Paint system warranties cover fading up to a certain Hunter Delta E (∆E) unit during a specific time frame. For example, if you have a 30-year warranty on color fading up to five (∆5) Hunter units on a metal roof and you think the paint has faded beyond ∆5 units before the warranty has expired, contact the manufacturer. They’ll come to the site and inspect the panels to determine if there was a failure in the paint system or if some other event has occurred to alter the color. From there, the manufacturer can investigate further and determine the correct course of action.
The warranty should spell out the ∆E units and if any specific colors within the warranty have variations. For instance, brighter colors generally have less of a fade warranty and most metallic colors do not carry a color warranty at all because there is no way to measure them with a color spectrophotometer.
Most warranties will have differing ∆E units for metal roof panels and metal wall panels because the two are not subject to the same amount of sunlight (wall panels are typically covered at a lower ∆E number than roofing).
Chalking is the whitish residue that can become visible on a painted or coated metal surface over time. As a panel is exposed to sunlight and UV rays, the resin begins to break down and degrade. Once the resin starts to break down and continues to be exposed to the sun, oxygen, and other pollutants, it loses its adhesion to the surface and those degraded particles begin to turn white. These particles will eventually become visible to the naked eye on the metal’s surface.
Often, the difference can be subtle. However, if you swipe the panel with your finger, you can notice the chalky residue on your skin.
The degree of metal roof chalking is dependent on the paint system, especially the resin type and quality. Assuming the same environmental conditions apply, the rate of chalking based on resin type is usually in the following order:
Chalking is measured using one or more of the methods defined in the ASTM D-4214 standard. This standard also defines parameters for the numbering system, ranging from Number 1 to Number 10 with Number 1 being the worst and showing signs of extreme chalking (see photo above). Warranties often cover chalking in excess of a specific number using a specific method to determine that number.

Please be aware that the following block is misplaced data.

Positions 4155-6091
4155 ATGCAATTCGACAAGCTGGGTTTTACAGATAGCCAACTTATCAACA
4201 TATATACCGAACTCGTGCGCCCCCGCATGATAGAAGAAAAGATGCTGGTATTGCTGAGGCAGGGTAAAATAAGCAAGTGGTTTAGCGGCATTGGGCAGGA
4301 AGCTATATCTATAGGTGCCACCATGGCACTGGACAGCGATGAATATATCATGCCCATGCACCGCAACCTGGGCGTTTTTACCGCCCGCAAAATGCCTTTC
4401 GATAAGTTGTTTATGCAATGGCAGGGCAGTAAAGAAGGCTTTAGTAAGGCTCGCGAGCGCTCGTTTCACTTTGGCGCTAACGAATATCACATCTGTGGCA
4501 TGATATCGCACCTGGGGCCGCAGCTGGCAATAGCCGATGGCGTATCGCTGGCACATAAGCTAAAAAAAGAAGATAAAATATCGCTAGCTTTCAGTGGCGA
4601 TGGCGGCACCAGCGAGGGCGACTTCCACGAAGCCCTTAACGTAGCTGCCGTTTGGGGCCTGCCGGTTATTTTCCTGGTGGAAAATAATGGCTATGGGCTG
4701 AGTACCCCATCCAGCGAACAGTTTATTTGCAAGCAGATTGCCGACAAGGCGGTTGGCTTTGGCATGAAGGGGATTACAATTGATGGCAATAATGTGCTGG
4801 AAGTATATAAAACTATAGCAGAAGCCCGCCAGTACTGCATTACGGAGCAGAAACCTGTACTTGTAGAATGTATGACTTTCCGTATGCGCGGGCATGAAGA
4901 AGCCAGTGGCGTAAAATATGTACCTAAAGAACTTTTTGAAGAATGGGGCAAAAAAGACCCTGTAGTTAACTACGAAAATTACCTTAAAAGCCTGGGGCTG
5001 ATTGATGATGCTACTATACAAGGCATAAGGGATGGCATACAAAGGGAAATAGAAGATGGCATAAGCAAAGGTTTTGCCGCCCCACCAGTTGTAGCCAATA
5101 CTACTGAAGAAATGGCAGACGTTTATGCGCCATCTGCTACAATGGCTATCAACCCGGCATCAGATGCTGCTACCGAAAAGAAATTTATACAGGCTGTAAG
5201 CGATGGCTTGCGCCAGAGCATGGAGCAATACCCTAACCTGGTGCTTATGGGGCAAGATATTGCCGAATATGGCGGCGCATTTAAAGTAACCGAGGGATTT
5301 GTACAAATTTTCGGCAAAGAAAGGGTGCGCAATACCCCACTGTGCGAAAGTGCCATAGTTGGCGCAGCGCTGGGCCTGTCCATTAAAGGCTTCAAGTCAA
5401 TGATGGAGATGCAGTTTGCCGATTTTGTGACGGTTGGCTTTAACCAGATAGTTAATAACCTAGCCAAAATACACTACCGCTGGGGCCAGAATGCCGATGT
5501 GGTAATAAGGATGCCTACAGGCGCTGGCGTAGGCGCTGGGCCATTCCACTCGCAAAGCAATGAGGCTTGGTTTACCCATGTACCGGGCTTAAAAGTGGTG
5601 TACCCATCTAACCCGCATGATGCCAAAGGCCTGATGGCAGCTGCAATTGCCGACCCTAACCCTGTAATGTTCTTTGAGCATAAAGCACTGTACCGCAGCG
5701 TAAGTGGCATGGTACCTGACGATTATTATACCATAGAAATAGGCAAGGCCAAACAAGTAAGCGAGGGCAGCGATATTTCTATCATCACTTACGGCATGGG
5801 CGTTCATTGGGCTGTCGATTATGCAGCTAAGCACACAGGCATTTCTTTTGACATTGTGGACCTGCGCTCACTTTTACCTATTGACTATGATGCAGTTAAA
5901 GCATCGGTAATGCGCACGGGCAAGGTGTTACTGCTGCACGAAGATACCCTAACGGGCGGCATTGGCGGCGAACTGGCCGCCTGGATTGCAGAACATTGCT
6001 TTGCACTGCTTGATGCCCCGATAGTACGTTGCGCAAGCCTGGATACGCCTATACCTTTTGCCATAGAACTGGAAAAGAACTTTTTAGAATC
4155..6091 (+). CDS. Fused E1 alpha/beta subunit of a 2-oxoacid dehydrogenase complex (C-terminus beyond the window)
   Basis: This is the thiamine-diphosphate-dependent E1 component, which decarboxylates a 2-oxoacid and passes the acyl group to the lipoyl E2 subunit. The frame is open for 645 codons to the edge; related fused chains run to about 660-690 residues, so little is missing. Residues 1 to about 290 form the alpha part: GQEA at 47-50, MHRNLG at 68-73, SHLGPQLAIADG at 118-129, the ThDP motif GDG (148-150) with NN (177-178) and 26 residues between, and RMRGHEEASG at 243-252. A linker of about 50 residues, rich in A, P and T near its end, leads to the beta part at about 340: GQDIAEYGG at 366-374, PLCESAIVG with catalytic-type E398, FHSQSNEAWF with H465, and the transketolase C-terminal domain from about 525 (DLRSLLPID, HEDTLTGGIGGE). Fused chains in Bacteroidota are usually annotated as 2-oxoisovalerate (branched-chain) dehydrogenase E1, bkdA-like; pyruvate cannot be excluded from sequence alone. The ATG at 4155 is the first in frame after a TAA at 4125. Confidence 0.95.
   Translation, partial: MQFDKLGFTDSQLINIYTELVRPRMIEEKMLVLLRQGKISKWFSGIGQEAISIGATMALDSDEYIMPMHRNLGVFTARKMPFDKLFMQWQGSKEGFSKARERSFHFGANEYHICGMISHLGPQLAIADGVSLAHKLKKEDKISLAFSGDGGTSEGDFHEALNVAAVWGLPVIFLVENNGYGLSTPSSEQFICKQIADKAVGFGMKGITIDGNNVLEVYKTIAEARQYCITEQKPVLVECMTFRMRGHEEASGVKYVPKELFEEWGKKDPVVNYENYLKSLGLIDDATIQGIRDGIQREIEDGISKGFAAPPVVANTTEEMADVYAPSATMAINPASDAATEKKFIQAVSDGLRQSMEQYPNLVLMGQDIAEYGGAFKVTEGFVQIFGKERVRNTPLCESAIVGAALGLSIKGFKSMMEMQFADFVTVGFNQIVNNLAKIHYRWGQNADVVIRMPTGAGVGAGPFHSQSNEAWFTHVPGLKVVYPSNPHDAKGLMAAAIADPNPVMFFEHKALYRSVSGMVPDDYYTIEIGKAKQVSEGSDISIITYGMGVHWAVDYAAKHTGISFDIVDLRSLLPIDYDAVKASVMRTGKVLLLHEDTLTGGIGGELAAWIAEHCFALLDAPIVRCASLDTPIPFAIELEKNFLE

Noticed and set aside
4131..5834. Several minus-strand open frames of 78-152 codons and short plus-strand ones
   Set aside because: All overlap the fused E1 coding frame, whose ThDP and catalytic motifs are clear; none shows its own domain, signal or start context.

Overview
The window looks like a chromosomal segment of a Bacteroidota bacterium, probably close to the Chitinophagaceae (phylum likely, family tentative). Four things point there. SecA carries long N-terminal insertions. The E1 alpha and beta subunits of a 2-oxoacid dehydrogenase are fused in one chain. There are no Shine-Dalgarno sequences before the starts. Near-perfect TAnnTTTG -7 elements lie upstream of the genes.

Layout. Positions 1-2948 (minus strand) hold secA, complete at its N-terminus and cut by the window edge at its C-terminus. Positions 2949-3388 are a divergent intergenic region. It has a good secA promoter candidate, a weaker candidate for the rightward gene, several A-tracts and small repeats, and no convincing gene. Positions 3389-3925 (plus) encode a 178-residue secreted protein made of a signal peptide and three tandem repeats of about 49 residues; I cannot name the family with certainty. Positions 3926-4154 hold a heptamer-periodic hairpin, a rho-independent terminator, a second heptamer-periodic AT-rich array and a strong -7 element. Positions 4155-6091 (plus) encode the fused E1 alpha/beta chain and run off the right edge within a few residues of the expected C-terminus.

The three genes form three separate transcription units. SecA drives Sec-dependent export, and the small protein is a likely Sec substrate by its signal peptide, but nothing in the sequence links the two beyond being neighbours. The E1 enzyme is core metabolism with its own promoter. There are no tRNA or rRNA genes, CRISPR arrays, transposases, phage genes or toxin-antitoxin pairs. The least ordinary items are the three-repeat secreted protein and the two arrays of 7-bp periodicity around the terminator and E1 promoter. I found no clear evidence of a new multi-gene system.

For example, if a manufacturer says that their warranty covers chalking in an excess of Number 8 using Method A, also called the Cloth Tape Method, the testing process would follow these instructions:
It’s important to remember that manufacturers and paint suppliers test their paint systems in the harshest of conditions well before the products ever hit the market. Testing helps manufacturers gauge how well their products perform so they can offer you and other consumers the correct warranty based on where your structure is located. Some of the tests measure for:
For example, some of the common paint testing methods include:
Remember to ask your manufacturer about the testing methods their paint supplier uses before their metal panel systems hit the market and that they can substantiate these tests. It’ll give you a better understanding of how trustworthy the manufacturer and their products are if they are willing to have a conversation about the results of weather testing and if the products are in line with industry standards.
In the end, nothing will keep outdoor metal panels safe from chalking and fading forever. But that doesn’t mean there aren’t ways to stretch out the life of a metal roof or wall panel system. Being proactive instead of reactive truly will make a difference.
If you want to import GOOD QUALITY Steel Coils from Vietnam, please contact us at:
– Email: firstname.lastname@example.org
– Mobile/Whatsapp/Wechat/Line/Viber: +84 973 765 730
– Website: https://steelvn.vn/